means of Data collection was done by tape recording and taking notes. The sessions took
between 45-70 minutes.
Data analysis
The Qualitative data collected was analyzed using Qualitative Content Analysis (Graneheim
& Lundman, 2004). After each interview, data collected in audio tape were labeled and
transcribed followed by translation from Kiswahili to English (for data that was in Kiswahili).
Transcript was proofread twice for accuracy of what was real provided by participants. The
organized data was transferred in to the computer in the way that all information with the
same idea was put together for easy retrieve (meaning unit). Attention was given to ensure
accuracy and avoid losing any valuable information during the process. Meaning units from
each participant‘s story were identified by sentences and paragraphs containing aspects
related to each other through their content. Meaning units were condensed in to short
sentences without changing their meanings (condensation). Data was sorted and coded
manually; through that the researcher noted the occurrence of key patterns of statements. Sub
17
categories were formed from identified codes of which later categories were generated and
finally a theme was developed representing the whole idea of narrative data.
My pre-understanding
Qualitative research requires the researcher to acknowledge and reflect on own preunderstanding that might have affected the choice of the research question and interpretation
(Dahlgren et al. 2007). Being a graduate nurse, I had a prior knowledge on nursing care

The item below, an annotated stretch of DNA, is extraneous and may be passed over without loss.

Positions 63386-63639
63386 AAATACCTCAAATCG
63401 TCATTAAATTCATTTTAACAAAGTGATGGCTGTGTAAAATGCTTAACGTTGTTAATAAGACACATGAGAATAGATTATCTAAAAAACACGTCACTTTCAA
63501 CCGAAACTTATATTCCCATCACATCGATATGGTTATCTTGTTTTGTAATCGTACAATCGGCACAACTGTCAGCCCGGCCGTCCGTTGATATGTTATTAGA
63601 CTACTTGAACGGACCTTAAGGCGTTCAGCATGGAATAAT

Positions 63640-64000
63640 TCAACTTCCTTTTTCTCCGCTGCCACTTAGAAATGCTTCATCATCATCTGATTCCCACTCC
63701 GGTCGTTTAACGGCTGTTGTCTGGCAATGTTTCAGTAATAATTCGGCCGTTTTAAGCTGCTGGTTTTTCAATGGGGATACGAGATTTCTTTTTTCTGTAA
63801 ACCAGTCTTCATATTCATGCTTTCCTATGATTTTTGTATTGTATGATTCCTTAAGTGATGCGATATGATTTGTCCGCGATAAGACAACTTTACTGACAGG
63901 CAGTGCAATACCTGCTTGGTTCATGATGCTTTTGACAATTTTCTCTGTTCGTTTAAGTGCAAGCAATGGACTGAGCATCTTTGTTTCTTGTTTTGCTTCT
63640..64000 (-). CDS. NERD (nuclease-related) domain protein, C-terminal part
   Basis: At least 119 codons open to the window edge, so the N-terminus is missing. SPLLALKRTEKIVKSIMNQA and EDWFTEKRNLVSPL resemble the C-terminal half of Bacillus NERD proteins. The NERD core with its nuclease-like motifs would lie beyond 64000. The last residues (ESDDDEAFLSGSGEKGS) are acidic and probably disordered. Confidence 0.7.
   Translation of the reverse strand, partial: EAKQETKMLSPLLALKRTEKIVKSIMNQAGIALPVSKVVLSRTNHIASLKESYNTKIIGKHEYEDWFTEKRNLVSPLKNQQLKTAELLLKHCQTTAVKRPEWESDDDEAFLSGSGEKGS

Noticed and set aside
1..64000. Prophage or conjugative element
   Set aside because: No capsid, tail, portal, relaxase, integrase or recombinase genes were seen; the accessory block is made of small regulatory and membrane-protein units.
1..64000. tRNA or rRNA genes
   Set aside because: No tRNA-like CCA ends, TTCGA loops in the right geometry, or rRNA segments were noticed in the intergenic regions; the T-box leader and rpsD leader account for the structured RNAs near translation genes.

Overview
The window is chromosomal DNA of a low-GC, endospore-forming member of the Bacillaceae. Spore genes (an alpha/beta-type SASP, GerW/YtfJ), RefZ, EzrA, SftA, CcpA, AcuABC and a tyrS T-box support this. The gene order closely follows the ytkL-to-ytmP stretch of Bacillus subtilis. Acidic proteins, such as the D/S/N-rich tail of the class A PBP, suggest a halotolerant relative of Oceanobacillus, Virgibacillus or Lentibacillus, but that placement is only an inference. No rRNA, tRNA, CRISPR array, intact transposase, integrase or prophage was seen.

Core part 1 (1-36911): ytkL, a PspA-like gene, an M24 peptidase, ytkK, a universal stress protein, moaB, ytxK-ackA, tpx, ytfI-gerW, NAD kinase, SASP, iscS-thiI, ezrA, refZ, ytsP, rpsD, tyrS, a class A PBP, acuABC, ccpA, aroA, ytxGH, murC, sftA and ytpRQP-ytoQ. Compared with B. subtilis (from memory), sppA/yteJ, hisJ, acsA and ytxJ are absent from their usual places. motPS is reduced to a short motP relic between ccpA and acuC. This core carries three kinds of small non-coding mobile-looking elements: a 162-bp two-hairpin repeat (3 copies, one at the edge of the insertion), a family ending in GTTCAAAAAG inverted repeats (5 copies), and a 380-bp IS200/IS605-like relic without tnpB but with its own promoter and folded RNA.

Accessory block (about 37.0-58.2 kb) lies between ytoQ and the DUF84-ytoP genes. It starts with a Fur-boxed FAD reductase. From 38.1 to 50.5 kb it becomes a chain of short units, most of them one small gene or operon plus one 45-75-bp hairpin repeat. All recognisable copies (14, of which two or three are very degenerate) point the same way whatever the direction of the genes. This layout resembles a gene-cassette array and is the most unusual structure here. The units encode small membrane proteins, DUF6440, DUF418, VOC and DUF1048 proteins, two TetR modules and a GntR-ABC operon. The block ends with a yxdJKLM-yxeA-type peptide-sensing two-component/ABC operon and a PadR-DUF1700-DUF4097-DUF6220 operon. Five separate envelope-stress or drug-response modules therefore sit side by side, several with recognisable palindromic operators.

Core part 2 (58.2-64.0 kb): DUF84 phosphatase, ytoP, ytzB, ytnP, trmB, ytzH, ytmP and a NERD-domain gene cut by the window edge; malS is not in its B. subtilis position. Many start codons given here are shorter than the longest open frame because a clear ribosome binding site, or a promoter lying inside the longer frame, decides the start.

management of critically ill patient from medical nursing during undergraduate studies and
always was interested in working either in the ICU or in the Emergency units. As a graduate
nurse, before joining MUHAS School of Nursing for Masters level in Critical Care and
Trauma, I was working in pediatric ICU and I have seen how patients suffer due to different
illness and inappropriate care they receive during Hospital stays. Furthermore, when I was an
intern nurse I managed to work in the casualty department where patients are being referred
from district Hospitals with different conditions for further management. I see my personal
understanding as an advantage to the research process and my professional background
helped in the conceptualization of the project. But as a junior researcher and a student, I had a
lot more to learn and this required an open mind throughout the research process. The
respondents in this study presented different perspectives which elicited great curiosity to
better understanding of them. This has improved my understanding seeing things in different
perspectives and how I can differentiate perception from different people.
Dissemination of the results
The findings of the study will be disseminated to the office of the Dean, School of Nursing;
Directorate of MUHAS library; Directorate of Nursing Division MNH; Block Manager EMD;
also the findings will be presented in the conferences and one publication in a recognized
Nursing Journal is planned.
18
Study limitation
Some interviewee did not respond due to work overload as Emergency Unit is always busy.
Another limitation could be respondents might not be free to give out information about really
situation. This could be due to fear of criticizing and challenging the institution policies which
may affect their job.
Ethical consideration
Prior to data collection, ethical clearance was obtained from the Research and Publication
Committee of Muhimbili University of Health and Allied Sciences (MUHAS). The